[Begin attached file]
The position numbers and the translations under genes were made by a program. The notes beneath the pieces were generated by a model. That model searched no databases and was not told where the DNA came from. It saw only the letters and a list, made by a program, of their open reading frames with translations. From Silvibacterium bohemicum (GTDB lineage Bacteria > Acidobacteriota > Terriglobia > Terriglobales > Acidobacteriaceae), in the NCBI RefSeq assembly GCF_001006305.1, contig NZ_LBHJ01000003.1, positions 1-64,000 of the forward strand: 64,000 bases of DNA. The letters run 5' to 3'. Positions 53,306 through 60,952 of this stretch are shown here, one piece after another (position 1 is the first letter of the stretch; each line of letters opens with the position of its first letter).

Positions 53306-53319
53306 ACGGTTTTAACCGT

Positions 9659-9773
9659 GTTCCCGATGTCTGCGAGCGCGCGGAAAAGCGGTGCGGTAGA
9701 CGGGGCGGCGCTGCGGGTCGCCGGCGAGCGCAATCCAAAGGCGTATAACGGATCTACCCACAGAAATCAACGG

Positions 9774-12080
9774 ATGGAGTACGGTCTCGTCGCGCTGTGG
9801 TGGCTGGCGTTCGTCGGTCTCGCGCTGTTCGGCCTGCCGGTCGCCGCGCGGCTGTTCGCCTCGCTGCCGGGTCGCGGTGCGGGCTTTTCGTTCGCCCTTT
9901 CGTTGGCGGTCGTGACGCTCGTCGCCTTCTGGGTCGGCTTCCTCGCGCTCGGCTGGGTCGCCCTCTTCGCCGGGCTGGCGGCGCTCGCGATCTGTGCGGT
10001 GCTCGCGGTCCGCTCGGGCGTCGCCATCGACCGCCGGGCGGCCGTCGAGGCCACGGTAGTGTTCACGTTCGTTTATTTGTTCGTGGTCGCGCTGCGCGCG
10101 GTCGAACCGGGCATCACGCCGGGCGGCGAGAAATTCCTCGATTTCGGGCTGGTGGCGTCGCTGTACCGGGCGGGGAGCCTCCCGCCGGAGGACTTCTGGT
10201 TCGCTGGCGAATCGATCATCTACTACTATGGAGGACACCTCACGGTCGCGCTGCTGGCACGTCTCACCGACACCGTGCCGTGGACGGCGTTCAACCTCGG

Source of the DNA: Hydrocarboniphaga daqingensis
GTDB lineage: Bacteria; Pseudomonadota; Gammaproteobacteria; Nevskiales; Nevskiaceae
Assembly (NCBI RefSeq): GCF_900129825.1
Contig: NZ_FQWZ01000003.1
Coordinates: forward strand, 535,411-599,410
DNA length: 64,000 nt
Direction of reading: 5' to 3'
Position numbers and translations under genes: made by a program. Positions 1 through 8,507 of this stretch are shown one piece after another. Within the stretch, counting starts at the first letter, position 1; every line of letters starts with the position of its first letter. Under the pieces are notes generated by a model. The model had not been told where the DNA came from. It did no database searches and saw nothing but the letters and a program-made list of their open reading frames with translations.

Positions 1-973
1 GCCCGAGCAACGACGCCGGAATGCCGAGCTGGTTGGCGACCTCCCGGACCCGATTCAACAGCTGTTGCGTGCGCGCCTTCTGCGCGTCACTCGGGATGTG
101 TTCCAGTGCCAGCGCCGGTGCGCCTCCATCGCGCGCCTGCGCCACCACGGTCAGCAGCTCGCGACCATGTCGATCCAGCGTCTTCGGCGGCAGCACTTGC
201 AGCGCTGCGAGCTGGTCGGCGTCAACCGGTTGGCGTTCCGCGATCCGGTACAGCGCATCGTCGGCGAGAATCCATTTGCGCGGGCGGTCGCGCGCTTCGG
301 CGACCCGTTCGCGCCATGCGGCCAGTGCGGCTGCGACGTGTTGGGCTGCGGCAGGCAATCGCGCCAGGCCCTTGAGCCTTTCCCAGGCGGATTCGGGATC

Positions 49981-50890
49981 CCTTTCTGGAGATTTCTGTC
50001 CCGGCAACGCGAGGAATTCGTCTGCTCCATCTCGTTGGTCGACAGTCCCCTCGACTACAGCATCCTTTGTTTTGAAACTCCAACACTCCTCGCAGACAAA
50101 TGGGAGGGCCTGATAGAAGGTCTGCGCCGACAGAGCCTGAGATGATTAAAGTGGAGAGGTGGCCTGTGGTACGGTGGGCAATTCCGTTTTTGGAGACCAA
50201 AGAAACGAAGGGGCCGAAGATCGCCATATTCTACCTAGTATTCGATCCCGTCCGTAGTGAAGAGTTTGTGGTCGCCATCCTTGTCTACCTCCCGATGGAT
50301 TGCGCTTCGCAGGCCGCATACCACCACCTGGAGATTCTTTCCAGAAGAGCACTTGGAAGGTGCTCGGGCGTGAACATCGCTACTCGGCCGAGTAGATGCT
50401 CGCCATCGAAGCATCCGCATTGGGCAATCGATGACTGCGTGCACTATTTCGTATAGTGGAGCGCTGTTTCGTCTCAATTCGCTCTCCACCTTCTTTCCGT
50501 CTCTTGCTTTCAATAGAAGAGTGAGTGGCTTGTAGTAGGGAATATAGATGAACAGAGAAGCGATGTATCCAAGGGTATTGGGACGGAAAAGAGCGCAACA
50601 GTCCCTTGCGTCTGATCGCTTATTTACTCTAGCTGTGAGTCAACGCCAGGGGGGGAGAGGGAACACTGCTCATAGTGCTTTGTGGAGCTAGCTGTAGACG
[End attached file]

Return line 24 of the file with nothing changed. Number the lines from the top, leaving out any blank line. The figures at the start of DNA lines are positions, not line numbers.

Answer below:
101 TTCCAGTGCCAGCGCCGGTGCGCCTCCATCGCGCGCCTGCGCCACCACGGTCAGCAGCTCGCGACCATGTCGATCCAGCGTCTTCGGCGGCAGCACTTGC